He said there was plenty of capacity at the Cayman Islands Hospital after they had cancelled all elective surgeries to create space.

Lee clarified that there 17 people had been tested on Cayman Brac, with still just the one positive result, which was announced Saturday.

He said the contacts of that person had all been reached and put in isolation.

Lee added that 43 students who returned from overseas two weeks ago and who had been staying in isolation in empty hotels had tested negative for the coronavirus and been released to return to their families.

The premier also highlighted progress with government support for people who had lost income because of the coronavirus. He said the Needs Assessment Unit was supporting 1,651 families, with 136 applications being processed.

Expats who are struggling and can’t get off the island can email [email protected]

On-spot ticketing starts later this week

Police Commissioner Derek Byrne said 14 people had been found to be in breach of soft curfew Monday, mainly people shopping outside of their allotted days.

He said a new system allowing police to issue on-the-spot fines was not up and running yet and tickets would be printed today [Monday]. He said, for now, curfew breakers were being warned for prosecution.

The Cayman Islands is operating under a fluctuating soft and hard curfew to contain the spread of the virus. The hard curfew, now in place from 7pm to 5am and all day Sunday, limits movement to essential workers only.

The soft curfew restricts movement during the daylight hours while allowing people limited freedom to visit the supermarket or pharmacy or to exercise.

As of this week, further limits are in place. Anyone with the surname beginning A-K is only allowed to go to the supermarket, bank or gas station on Mondays, Wednesdays and Fridays.

The L-Z group is able to do the same on Tuesdays, Thursdays and Saturdays.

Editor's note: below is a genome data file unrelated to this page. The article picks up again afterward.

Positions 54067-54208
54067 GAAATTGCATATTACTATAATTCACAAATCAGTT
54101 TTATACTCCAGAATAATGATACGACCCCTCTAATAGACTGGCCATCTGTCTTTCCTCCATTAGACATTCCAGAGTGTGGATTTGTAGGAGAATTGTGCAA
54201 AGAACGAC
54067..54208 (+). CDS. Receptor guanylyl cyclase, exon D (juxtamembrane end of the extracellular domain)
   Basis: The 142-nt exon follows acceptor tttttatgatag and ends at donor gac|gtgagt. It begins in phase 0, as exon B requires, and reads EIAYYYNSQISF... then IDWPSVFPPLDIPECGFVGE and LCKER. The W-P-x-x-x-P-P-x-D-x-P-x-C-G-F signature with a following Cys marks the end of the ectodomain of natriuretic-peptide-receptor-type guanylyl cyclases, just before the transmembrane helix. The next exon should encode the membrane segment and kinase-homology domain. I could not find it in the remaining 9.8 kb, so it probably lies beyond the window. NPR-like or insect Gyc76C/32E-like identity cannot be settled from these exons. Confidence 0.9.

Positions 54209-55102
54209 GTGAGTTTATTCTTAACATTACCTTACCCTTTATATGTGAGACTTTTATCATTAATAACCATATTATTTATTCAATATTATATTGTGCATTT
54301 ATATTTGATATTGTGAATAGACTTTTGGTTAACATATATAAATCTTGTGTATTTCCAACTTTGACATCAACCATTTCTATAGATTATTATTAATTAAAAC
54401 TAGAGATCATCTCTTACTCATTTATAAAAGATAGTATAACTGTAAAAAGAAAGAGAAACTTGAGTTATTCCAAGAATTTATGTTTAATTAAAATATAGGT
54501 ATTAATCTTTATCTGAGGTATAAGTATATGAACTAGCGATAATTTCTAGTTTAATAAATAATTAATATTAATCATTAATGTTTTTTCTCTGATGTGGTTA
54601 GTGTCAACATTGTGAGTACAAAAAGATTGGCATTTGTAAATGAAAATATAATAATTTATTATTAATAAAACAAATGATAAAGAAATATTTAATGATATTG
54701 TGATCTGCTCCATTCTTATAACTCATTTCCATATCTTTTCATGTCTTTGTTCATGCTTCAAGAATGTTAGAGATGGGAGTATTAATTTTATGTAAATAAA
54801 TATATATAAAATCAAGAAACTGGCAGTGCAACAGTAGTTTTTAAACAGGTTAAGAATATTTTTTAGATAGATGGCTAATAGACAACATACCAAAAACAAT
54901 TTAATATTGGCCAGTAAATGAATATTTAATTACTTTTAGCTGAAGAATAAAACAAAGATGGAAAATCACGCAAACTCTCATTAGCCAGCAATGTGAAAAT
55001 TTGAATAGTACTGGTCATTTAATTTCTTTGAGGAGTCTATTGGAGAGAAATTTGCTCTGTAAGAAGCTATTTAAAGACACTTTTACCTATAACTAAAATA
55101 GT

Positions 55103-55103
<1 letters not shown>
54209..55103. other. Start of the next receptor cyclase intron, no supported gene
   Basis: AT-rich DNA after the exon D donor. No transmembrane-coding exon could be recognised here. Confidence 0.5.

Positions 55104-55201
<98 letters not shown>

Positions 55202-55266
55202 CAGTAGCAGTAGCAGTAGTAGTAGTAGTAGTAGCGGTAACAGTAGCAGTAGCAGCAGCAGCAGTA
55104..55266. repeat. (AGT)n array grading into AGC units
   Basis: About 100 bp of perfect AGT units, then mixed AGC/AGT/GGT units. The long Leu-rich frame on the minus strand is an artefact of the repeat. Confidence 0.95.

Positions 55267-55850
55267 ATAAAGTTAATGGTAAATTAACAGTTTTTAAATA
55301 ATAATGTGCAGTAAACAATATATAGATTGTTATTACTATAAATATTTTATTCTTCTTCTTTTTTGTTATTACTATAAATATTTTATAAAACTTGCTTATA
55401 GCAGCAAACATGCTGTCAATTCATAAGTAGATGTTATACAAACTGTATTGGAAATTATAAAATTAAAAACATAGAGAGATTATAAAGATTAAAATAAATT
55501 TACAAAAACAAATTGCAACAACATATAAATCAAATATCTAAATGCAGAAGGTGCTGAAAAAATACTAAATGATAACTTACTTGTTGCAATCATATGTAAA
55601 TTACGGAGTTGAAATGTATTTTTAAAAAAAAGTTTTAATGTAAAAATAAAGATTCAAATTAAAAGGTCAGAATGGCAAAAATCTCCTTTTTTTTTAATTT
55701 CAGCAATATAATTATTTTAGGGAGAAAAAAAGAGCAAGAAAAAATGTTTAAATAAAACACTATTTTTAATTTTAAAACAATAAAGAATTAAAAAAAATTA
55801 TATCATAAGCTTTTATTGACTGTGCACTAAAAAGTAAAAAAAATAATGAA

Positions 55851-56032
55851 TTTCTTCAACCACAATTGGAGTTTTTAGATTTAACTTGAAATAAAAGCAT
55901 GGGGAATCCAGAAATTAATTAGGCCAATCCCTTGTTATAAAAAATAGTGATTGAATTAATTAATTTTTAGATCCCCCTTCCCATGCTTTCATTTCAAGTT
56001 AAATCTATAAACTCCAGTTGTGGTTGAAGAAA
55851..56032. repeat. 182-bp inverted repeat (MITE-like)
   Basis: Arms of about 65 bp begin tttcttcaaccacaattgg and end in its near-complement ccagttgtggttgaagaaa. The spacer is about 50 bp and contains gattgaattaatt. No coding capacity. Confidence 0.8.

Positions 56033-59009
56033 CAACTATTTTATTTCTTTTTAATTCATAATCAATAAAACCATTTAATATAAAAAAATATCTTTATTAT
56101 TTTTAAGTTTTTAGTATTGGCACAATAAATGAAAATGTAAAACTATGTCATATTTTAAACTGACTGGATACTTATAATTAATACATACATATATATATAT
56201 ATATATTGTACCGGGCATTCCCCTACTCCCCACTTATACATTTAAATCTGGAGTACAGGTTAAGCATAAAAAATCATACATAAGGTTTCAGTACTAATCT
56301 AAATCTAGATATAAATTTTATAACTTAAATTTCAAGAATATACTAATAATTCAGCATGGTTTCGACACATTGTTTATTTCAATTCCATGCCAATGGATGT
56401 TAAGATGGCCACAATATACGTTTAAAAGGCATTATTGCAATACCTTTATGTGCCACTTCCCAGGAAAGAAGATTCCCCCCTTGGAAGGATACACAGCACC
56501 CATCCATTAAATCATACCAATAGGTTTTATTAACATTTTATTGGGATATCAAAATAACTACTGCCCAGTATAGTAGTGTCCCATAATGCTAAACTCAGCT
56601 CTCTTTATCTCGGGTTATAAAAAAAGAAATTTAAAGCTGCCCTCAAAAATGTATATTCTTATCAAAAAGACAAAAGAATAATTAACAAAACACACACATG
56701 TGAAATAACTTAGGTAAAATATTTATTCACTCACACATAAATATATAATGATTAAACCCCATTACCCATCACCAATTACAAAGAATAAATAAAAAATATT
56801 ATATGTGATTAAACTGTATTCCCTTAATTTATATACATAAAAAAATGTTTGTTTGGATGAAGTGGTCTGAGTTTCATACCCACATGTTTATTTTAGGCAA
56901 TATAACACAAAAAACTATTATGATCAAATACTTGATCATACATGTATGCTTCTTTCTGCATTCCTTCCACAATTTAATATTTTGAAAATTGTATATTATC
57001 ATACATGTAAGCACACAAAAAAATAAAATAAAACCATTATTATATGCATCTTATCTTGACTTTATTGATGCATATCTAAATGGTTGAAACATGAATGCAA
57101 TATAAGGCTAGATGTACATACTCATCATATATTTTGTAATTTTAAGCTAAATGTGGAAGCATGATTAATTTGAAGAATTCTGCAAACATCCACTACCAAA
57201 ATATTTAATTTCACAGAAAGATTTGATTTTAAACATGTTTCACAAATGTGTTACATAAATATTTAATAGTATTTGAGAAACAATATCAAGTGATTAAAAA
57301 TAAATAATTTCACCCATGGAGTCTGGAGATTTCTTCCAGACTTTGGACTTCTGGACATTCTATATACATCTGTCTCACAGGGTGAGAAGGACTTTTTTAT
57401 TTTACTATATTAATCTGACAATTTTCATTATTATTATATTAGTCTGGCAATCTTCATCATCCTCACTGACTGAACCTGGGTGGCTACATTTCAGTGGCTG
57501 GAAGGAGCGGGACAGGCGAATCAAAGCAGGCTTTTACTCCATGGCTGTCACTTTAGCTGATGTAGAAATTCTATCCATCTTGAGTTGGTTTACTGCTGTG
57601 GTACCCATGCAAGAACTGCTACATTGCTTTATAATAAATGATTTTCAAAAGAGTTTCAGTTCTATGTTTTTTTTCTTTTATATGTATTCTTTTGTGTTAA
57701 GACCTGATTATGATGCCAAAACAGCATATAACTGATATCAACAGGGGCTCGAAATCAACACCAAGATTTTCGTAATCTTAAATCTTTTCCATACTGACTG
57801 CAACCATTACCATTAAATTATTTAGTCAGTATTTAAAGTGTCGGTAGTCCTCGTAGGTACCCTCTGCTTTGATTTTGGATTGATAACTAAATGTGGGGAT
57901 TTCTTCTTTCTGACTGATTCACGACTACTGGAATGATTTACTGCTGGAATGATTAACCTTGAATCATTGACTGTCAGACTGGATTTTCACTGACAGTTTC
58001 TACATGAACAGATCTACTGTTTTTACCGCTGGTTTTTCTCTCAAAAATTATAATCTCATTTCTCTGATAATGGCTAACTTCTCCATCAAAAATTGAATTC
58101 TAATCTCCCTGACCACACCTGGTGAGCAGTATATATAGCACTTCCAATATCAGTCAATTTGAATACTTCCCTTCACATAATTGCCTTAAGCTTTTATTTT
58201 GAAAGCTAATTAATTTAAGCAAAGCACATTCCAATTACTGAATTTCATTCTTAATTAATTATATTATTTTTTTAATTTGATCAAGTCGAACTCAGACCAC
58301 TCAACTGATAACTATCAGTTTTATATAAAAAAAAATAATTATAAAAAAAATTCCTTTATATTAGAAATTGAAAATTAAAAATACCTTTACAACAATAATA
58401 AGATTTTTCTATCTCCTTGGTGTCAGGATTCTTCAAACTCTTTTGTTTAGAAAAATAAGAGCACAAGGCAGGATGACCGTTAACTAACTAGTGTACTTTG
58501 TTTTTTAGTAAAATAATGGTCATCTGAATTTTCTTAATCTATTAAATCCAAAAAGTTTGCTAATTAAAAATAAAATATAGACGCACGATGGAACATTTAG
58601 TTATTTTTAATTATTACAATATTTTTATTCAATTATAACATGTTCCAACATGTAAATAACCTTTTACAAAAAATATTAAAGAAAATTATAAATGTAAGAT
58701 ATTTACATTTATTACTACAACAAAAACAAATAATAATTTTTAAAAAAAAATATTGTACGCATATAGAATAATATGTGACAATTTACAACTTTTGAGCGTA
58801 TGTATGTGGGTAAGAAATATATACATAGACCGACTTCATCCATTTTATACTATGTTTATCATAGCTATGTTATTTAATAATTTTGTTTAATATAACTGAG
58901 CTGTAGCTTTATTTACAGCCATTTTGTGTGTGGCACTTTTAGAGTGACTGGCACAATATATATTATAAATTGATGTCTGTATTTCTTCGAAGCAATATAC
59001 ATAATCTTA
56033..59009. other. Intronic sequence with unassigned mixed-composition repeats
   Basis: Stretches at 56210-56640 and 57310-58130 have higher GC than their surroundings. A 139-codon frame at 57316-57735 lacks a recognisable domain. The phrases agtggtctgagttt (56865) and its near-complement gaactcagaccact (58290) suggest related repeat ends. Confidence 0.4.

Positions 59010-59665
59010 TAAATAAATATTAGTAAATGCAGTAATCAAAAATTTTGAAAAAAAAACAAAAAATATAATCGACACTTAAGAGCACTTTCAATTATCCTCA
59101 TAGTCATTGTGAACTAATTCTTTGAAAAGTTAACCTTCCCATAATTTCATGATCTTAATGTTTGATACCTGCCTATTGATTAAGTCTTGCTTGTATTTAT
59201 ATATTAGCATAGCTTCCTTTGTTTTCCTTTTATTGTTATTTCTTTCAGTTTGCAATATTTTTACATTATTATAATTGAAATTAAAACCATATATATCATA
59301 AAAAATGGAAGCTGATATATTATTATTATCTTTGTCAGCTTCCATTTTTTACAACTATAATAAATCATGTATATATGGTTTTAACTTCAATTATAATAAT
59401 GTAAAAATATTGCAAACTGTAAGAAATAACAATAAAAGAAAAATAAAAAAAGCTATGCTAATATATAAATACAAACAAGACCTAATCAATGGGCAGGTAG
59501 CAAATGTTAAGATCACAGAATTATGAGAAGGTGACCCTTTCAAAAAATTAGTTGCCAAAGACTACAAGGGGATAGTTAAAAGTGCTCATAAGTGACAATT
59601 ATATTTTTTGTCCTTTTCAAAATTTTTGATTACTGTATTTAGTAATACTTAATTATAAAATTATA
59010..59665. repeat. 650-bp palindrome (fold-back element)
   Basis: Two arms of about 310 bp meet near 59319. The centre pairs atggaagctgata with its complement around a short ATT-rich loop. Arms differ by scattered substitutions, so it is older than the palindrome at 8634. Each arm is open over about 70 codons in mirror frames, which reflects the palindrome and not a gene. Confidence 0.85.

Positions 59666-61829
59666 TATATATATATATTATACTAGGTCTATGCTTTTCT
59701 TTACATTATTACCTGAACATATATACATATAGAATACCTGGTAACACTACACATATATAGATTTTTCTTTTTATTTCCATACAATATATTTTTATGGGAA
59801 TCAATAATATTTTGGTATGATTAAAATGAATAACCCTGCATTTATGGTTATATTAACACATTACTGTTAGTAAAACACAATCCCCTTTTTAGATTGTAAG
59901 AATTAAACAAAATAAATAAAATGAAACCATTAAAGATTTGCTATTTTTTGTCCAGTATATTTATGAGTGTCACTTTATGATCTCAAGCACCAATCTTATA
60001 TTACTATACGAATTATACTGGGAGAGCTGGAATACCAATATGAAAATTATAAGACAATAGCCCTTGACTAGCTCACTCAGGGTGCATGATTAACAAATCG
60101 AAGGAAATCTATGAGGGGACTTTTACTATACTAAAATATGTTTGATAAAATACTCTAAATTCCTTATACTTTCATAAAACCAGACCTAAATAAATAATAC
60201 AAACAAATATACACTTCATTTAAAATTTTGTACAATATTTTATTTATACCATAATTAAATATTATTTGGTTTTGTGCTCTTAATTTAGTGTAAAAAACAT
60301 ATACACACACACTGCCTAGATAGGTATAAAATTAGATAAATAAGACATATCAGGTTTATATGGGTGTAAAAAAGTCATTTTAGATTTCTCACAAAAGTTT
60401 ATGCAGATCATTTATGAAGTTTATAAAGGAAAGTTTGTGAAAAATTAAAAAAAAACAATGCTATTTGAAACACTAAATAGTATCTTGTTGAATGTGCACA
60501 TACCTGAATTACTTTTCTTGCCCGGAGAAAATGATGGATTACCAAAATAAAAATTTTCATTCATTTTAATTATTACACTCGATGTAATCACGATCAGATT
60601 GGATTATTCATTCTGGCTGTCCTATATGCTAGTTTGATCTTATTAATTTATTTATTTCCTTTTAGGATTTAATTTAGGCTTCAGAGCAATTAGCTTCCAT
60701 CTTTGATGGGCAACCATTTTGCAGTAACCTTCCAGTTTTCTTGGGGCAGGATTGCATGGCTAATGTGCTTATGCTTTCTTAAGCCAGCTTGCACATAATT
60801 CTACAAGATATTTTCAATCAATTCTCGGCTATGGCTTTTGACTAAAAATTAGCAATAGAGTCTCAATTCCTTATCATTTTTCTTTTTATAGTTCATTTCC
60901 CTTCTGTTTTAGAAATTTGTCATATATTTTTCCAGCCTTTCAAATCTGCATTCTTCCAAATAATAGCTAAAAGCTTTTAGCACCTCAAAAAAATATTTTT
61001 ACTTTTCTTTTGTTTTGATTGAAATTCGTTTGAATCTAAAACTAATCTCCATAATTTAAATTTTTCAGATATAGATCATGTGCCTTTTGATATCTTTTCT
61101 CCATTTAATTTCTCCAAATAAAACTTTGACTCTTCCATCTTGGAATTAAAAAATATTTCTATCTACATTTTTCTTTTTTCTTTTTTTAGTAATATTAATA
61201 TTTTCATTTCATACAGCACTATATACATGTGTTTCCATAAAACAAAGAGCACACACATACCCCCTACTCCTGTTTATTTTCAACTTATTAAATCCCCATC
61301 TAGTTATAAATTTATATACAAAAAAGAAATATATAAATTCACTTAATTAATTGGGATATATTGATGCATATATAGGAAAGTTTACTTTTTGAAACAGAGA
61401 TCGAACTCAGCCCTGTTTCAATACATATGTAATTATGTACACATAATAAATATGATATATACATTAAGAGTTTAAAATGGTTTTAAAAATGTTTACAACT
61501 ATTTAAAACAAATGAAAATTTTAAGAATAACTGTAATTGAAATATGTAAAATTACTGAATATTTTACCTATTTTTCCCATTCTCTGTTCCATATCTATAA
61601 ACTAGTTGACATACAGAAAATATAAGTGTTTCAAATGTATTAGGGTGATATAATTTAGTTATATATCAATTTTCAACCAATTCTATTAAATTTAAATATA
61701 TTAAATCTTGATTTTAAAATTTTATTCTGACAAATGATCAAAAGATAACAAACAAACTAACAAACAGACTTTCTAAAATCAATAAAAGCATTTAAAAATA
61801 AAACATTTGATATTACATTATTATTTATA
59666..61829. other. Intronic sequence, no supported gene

Exceptions are made for 90 minutes of exercise, which is still allowed every day except Sunday, as well as for trips to the pharmacy or medical facility.

Police will have the power from Tuesday to issue on-the-spot tickets for breaches of the soft curfew. Penalties range from $250 for failing to maintain six-feet social distance in a public space, to $500 for supermarket shopping outside of people’s allotted day, and up to $750 for opening a business without exemption.

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2 COMMENTS

  1. Lifeboat Cayman

    There is no doubt that our government is doing a brilliant job safeguarding the population.
    But how can we revive the economy since the tourism market may be dead for a long time? Clearly it takes just one person arriving as a tourist with the infection and it can start here all over again.

    Could there be any merit, once the virus has been stamped out here, to market the island as a safe place for vulnerable people to live for the next year or so?

    Of course they would have to be tested for the virus before they board a plane and perhaps seating could be better spaced. But once here they could live safely.

    How many such vulnerable people would it take to get our economy moving again? 2,000 maybe? Hotel rooms could be used at a reduced cost by only having maid service once a week and perhaps a microwave cooker and small fridge in the rooms.
    Could hotels make money at, say, $150 per night with occupancy guaranteed for a year?
    Rental condos could be used as well of course.

    I think there would be no shortage of customers.

    Jobs could come back in restaurants, rental cars and taxis too.

    Just a thought. I’m not in the tourism industry.